|Dogs belong at home, not in hot cars
It’s time to start leaving your dogs at home. I know that’s a radical concept to some.
We’ve become a society that more and more brings our dogs with us everywhere we go. The problem is they are still not welcome everywhere, and it’s too hot to leave them in the car.
It’s amazing how many people need their dogs with them to go shopping, to the bank and just to run errands. Everyone now has a “service” dog, because, unfortunately, getting those tags is all too easy. People think they should be entitled to bring little Foofy with them into grocery stores or restaurants, and it’s causing some awkward scenes and ruffling more than a few feathers. The problem is if you are unable to bring your dog inside with you, or the dog causes a disturbance and you are asked to leave, is it safe to leave him in the car?
Some people don’t realize how quickly the interior of a car, even with the windows cracked, heats up to an unbearable degree. If you’ve ever gotten into a car that’s been left sitting in the sun, you know how uncomfortable it is until you cranked up the air conditioner and cool it off. Imagine having to sit in there for a half-hour or more? Every year we hear about dogs and, sadly children, who die from the heat when left in a car.
Humans, at least, can sweat and try to cool their body that way. Dogs cool themselves by panting, but that only works if the air they are breathing in is cooler than their body temperature. Add to that the fact they are wearing a fur coat (imagine sitting in that hot car with a winter coat on) and you can see it wouldn’t take long for a dog to be in trouble.
Exercising during the heat of the day is also a danger for our dogs (and ourselves). Bottom line is to avoid things that can cause heatstroke and to make sure everyone drinks plenty of water.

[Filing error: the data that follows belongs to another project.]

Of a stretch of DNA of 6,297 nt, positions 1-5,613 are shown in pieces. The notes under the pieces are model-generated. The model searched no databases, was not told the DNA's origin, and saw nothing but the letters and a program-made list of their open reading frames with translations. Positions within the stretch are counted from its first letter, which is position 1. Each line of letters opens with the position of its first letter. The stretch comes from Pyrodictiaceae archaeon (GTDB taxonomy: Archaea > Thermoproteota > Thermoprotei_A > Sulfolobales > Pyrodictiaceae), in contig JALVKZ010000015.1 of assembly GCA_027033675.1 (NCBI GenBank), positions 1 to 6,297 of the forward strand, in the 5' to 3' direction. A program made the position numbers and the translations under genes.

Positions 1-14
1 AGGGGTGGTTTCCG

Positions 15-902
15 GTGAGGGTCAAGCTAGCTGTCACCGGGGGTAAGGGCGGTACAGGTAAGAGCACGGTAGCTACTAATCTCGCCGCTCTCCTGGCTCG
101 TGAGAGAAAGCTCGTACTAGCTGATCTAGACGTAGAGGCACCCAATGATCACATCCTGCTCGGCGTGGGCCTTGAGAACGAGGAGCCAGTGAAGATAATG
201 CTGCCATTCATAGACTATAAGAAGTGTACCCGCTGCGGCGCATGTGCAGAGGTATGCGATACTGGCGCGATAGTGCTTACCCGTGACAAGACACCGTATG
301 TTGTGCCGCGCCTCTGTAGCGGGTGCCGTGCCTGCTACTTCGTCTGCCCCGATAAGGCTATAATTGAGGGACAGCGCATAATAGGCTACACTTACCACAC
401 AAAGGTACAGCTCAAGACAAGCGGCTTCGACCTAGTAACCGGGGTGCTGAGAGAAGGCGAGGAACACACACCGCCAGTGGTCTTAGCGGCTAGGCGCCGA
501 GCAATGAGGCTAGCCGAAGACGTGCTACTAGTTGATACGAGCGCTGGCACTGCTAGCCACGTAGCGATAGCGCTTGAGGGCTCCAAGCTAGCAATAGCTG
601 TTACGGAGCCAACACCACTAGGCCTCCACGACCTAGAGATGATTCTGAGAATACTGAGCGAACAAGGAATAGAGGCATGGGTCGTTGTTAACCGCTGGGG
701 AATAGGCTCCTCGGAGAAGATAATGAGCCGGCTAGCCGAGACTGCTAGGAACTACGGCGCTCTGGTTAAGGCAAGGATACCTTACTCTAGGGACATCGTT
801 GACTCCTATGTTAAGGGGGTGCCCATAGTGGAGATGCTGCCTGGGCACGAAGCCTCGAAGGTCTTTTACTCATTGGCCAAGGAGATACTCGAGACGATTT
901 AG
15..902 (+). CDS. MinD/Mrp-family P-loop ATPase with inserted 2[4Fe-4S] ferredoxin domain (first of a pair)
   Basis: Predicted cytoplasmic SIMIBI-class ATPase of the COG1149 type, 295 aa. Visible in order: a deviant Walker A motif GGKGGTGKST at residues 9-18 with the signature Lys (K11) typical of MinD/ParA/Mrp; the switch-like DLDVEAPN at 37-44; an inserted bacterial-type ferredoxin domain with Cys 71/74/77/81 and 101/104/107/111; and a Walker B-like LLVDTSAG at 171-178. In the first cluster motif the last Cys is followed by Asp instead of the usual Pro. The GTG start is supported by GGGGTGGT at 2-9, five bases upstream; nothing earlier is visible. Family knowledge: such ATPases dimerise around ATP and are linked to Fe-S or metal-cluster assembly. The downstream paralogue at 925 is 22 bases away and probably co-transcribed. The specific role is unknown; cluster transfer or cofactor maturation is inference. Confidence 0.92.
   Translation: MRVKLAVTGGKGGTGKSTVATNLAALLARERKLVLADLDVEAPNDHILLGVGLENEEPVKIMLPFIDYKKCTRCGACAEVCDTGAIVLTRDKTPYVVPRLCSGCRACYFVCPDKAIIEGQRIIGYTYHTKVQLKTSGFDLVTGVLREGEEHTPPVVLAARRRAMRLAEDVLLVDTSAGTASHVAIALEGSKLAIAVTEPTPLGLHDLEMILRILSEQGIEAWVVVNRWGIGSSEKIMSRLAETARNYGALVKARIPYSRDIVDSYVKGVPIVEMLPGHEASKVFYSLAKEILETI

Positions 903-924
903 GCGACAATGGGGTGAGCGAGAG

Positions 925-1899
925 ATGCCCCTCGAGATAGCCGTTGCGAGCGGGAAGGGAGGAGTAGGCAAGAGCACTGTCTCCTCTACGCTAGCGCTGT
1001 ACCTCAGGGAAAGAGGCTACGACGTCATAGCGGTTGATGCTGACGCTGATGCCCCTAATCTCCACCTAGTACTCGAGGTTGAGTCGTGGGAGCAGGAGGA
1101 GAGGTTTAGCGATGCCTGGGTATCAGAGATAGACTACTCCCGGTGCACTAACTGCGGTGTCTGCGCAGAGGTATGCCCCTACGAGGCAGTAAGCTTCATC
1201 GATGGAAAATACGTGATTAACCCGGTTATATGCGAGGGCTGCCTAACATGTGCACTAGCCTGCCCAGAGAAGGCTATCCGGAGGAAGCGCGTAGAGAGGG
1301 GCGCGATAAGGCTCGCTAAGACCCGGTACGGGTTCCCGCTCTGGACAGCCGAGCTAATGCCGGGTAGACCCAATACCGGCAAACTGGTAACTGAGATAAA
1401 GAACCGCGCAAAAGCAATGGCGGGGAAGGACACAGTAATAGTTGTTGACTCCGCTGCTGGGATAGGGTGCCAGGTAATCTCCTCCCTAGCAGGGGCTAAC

What to do if you see dog in a hot car? Call the police immediately and see if you can locate the owner to get the dog out as soon as possible. Don’t offer too much water right away, as that can cause vomiting (and further dehydration). Sponge the dog down with cool (not cold – don’t want to cause shock) water and bring inside or into shade. Lightly fan the dog to promote cooling and try to take their temperature so you can assess the risk. If the temperature is over 103 degrees, a veterinarian should see the dog, as damage could have been done to internal organs.
Play it safe during the hot months and leave your pets comfortably at home. Leave the radio on and give them stuffed kongs, and they won’t even know you’ve been gone. Then you can enjoy a day of worry-free shopping and a happy greeting when you get home. I know you feel good when your dog is with you, but wouldn’t you feel better knowing that your dog is safe?
• Kidz ‘n Critters Summer Camp is happening. There are still a few slots left for kids going into grades 2-7. Check out more information online at www.rpanimalshelter.,org or by stopping by the shelter.
• No more lost pets: Free microchips and pet ID tags for residents of Rohnert Park and Cotati. Stop by the shelter during our open hours with your pet to get one. The shelter is open Wednesday 1-6:30 p.m., Thursday through Saturday 1-5:30 p.m. and Sun 1-4:30 p.m.
Mickey Zeldes is the supervisor at the Rohnert Park Animal Shelter. She can be contacted at email@example.com.